If two adjacent problems, say i and i+1, satisfies that problem[i+1]<problem[i]. Then by swapping them, we get a better solution, for doing so doesn't affect the points of all other problems, increases problem[i+1]'s point by pointsPerMinute[i+1]*requiredTime[i] and decreases problem[i]'s point by pointsPerMinute[i]*requiredTime[i+1]. By definition, the former is larger.

Many people figure out at this point that the best solution must be exactly the one satisfying problem[i]<=problem[i+1] for all i in the range [0,n-2], e.g. this post by wywcgs. I used to just believe so after a USACO contest, but now I'm not that convinced. So I do some careful analysis.(I hope for an intuitive explanation.)

*If S is not a sorted sequence, then there must be at least one pair of adjacent elements such that S[i]>S[i+1].*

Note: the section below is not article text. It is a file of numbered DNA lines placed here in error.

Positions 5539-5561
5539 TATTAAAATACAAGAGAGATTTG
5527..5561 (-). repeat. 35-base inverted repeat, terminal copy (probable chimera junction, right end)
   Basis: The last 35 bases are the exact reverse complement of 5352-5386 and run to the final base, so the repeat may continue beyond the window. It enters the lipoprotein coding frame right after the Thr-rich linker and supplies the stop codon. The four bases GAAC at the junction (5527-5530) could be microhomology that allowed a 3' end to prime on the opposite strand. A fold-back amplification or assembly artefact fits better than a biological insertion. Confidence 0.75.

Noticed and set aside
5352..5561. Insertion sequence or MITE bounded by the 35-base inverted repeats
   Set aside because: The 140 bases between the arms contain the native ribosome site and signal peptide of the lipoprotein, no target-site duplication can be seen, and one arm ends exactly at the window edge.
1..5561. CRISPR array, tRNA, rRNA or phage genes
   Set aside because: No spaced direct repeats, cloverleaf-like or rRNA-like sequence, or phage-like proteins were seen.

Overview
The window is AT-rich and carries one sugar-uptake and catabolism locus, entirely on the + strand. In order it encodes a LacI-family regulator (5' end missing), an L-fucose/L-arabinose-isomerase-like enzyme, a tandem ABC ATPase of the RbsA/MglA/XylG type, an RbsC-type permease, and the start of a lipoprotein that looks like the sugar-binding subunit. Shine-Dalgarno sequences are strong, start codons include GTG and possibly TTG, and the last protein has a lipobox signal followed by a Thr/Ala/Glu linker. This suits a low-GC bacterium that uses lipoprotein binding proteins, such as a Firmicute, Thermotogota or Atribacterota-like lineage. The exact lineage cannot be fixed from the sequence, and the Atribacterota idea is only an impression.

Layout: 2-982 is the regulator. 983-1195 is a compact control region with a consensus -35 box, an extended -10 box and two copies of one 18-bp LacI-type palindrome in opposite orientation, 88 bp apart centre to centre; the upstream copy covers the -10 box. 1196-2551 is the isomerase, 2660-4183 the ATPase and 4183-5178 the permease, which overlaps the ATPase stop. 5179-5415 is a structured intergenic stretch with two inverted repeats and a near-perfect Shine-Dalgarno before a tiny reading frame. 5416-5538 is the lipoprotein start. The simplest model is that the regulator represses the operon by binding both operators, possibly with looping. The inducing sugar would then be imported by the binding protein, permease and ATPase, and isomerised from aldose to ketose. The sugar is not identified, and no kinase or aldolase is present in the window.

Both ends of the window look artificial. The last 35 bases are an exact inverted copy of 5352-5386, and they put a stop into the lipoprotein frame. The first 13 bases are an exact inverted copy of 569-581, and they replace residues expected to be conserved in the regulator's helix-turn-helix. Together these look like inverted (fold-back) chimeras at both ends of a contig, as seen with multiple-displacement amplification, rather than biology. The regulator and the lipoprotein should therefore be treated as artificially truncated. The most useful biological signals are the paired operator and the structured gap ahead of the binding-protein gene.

**Lemma 1.***For every possible sequence S, we can get the sorted sequence by repeatedly swapping adjacent pairs such that S[i]>S[i+1]. We know in linear algebra such adjacent swapping reduces the inversion number by exactly 1.(I'm eagerly looking forward to a more elegant explanation.)*

**Lemma 2.***The sorted sequence is the best solution. This comes directly from the fact that all the swapping operations in Lemma 2 increase the points.*

**Theorem 3.**Note that we may not want to include some problems, since their points may become negative. But every time we do decide to include a problem, it must be placed at the end if we consider the problems in order. So the optimal substructure and independent substructure properties are reserved. The recurrence relation becomes obvious as in the classic 0-1 knapsack problem: best[i][j]=max(best[i-1][j], best[i-1][j-requiredTime[i]]+maxPoint[i]-j*pointsPerMinute[i]). Here i means we have so far considered problem [0, i] and j means the last problem gets solved at time j.

P.S. See Petr's perfect code here.

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